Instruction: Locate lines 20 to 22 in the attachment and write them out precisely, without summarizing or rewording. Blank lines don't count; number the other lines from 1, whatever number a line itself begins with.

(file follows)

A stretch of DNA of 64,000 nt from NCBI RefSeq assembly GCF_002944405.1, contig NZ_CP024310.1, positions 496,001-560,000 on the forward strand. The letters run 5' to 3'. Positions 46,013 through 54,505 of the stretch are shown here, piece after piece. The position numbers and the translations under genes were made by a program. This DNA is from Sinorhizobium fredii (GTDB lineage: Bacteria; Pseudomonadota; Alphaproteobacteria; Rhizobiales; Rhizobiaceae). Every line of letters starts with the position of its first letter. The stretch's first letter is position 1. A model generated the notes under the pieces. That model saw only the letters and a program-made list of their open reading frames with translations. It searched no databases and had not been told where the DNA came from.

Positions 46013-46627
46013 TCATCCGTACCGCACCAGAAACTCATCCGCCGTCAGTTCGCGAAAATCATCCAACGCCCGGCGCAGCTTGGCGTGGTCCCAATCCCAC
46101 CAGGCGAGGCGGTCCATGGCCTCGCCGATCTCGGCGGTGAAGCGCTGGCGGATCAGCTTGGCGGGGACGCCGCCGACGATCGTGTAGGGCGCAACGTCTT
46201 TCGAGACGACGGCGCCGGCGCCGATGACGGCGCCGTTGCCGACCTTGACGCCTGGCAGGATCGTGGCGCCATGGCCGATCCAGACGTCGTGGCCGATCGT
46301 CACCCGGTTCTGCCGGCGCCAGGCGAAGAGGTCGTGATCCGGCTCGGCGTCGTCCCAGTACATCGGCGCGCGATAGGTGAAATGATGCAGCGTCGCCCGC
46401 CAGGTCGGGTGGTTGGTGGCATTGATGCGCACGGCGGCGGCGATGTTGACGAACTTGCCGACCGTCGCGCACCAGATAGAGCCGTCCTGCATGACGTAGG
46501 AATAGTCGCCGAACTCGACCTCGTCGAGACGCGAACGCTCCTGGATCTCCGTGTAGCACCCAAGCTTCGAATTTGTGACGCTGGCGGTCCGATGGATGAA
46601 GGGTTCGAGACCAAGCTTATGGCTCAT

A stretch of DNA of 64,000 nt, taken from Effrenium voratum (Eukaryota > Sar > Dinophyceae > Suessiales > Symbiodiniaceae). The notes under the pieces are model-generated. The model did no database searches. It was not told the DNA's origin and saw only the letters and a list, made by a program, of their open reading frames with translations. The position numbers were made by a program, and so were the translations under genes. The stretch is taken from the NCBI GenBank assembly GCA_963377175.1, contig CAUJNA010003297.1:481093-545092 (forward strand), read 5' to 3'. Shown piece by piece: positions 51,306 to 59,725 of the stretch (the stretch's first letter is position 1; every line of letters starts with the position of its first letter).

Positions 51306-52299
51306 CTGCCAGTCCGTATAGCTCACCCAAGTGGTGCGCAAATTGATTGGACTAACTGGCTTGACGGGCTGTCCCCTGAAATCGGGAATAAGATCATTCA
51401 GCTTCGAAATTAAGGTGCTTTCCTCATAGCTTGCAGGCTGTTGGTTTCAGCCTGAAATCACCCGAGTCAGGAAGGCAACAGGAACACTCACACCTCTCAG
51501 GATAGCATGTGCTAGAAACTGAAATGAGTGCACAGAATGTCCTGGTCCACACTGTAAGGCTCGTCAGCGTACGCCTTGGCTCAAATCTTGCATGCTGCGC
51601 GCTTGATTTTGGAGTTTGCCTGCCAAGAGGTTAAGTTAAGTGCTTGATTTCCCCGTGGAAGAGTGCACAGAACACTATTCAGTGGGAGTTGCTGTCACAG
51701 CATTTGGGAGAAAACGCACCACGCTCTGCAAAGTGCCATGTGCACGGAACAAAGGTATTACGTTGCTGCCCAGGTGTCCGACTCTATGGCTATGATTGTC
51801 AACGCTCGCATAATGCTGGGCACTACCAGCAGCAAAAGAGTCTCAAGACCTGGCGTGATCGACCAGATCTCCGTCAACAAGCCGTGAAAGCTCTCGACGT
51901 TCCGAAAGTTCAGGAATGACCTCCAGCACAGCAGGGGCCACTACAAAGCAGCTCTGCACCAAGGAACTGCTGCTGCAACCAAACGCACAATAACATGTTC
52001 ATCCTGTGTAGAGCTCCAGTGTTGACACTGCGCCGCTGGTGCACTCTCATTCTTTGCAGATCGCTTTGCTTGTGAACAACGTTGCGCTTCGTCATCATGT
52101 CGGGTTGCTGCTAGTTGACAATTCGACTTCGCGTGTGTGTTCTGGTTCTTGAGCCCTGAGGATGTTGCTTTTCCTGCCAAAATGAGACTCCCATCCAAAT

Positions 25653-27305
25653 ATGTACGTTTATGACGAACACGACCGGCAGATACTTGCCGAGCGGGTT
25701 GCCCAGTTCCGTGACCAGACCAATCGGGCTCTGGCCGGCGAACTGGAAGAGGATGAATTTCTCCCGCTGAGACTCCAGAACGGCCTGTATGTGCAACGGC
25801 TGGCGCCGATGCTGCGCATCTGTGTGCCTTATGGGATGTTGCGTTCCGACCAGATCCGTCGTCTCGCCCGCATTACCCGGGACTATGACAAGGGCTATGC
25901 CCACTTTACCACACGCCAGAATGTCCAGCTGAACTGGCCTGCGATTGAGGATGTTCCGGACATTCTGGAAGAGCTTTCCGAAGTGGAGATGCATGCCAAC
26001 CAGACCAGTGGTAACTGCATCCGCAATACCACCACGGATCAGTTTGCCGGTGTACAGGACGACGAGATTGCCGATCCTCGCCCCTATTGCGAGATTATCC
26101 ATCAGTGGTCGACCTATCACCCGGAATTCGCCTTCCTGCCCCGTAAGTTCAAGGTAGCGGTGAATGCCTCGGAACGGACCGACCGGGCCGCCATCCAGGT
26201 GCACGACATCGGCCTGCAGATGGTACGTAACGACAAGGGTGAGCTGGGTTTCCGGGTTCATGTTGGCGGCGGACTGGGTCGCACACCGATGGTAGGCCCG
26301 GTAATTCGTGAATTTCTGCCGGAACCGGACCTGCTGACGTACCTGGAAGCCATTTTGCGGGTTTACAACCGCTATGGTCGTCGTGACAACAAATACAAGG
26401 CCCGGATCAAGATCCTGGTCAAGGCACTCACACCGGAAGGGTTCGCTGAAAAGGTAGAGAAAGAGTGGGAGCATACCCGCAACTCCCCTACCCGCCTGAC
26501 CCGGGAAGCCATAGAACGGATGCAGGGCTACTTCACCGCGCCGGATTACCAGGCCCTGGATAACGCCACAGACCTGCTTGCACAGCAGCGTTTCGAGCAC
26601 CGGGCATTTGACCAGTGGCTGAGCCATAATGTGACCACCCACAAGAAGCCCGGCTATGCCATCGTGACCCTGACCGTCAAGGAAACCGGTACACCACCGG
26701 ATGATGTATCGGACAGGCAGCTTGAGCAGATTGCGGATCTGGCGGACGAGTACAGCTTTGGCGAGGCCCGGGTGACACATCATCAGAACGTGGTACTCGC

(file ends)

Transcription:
52101 CGGGTTGCTGCTAGTTGACAATTCGACTTCGCGTGTGTGTTCTGGTTCTTGAGCCCTGAGGATGTTGCTTTTCCTGCCAAAATGAGACTCCCATCCAAAT

Positions 25653-27305
25653 ATGTACGTTTATGACGAACACGACCGGCAGATACTTGCCGAGCGGGTT